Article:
10. Hi Riley!

    I very much appreciated your review of the Calculus text I co-wrote. (I was unclear which CPM Algebra 2 text you referred, so I’m not sure I was involved in the development of that text. There are two — Math 3 was published many years ago, and more recently Algebra 2 Connections, which I helped co-write, but really was the work of Evra Baldinger and Judy Kysh) In your blog, I recognize within your review a very insightful reading and appreciation of the mathematical storyline (what you refer to as the sequencing). This is how I view mathematics curriculum – as a story with mathematical characters that develop and change over time, and interact with each other in various settings. During the development process, we (the writers) tried to develop plots as well, intentional moments when we tried to have students anticipate what will happen — moments of aesthetic wonderment that hopefully propelled students to figure things out and reach closure. I know it may sound corny, but thinking about mathematical development this way (in my opinion) led us to focus on trying to create better mathematical stories.

    I wanted to point out that these texts were written by teachers – I was in the classroom when the Calculus course was “hatched,” as it were. The main difference is that we were a team of teachers (much strength in numbers) each with many years of doing exactly what you described doing — only there were many of us to bounce all these ideas off of and we gave up many of our summers to do it. I don’t think any single one of us should compare our work to that of large groups with copious time. 🙂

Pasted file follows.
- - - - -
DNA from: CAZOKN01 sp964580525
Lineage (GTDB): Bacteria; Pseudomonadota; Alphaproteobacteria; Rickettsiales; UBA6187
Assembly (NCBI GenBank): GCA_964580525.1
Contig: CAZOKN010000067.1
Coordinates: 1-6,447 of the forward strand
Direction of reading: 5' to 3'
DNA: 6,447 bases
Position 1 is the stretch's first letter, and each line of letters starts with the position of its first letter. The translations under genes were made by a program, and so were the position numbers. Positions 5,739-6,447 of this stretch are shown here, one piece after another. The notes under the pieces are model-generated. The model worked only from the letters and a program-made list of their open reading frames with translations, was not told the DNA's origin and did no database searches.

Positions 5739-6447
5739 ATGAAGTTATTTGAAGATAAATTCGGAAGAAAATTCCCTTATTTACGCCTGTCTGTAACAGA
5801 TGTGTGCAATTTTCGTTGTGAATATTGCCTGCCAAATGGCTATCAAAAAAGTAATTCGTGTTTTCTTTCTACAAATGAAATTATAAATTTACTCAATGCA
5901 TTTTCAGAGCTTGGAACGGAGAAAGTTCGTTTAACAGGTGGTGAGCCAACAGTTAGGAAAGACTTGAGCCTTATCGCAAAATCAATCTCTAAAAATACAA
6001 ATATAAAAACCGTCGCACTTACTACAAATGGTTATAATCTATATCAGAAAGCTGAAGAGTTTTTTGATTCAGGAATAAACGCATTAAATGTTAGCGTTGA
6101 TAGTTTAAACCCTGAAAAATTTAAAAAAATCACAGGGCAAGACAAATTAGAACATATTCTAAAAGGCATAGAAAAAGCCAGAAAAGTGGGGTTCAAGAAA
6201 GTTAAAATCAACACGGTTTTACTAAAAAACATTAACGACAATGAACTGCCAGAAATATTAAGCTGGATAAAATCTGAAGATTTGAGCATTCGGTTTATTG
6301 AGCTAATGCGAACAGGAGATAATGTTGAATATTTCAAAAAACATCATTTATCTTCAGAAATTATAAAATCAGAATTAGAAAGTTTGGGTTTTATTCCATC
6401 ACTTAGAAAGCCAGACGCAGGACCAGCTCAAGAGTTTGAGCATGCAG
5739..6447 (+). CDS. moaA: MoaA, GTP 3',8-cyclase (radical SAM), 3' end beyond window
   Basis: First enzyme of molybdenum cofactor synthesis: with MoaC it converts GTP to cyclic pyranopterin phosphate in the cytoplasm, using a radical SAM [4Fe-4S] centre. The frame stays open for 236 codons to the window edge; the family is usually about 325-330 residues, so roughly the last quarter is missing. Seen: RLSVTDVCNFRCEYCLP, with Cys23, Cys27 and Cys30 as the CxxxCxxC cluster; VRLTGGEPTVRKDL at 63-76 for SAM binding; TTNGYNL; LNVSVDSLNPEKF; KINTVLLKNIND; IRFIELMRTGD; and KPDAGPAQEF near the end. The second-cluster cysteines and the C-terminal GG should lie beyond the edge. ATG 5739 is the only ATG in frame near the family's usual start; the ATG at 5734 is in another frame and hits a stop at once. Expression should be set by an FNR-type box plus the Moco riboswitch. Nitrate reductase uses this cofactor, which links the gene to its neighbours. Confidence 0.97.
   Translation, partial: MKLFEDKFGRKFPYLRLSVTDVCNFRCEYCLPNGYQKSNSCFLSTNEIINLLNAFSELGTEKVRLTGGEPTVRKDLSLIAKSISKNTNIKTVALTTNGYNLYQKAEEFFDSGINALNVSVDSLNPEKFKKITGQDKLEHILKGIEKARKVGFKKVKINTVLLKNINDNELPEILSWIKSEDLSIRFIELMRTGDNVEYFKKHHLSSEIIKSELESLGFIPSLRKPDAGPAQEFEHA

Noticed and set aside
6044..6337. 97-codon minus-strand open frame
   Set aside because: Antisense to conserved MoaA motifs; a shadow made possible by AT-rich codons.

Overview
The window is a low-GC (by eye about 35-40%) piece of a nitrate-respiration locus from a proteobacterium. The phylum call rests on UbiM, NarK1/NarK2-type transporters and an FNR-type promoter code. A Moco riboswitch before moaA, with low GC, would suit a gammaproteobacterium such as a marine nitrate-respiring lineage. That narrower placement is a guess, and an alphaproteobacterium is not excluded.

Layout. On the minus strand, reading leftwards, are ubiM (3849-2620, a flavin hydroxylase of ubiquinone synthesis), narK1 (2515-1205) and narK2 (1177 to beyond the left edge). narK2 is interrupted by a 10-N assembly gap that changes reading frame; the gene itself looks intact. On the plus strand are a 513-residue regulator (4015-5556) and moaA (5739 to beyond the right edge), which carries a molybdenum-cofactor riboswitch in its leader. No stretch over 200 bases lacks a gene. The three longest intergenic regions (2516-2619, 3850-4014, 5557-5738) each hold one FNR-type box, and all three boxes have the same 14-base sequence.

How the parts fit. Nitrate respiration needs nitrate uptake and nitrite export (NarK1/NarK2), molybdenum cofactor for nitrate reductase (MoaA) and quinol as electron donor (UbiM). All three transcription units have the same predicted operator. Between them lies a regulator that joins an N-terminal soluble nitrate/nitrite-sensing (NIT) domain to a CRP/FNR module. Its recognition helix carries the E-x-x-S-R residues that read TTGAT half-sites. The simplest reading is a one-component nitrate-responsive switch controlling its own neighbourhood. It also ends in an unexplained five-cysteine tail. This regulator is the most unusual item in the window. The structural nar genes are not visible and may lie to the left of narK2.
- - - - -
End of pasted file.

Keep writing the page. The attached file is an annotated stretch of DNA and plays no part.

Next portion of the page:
I hope that you will continue to interrogate curriculum – that is, look at it for its potential, use it to help you develop the math story you want to tell, and change it when you have a better story! If our texts help you focus more time on supporting students to be more successful and to help them love math, our goals have been met.

    Leslie Dietiker
    CPM Director of Curriculum and Assessment

  11. Riley-
    I’m glad to hear your positive take on CPM. I was very positive and actually pushed my department into adopting CPM until I started teaching it and got a bit frustrated. I just started writing a blog and am reflecting on this. Do they use Algebra Tiles in Algebra 2? I got frustrated with those.

    1. We used algebra tiles to visualize “completing the square,” which worked really well. That was the only time.

      What didn’t you like about the tiles? How were they being used?

      1. The tiles got tedious, we used them for learning about combining like terms (that was fine) but then we got into these expression and equation mats and “legal moves” it was tedious to draw the tile representations and the tile work was a lot more work than just distributing, combining and solving. My students were already pretty comfortable with adding and subtracting integers.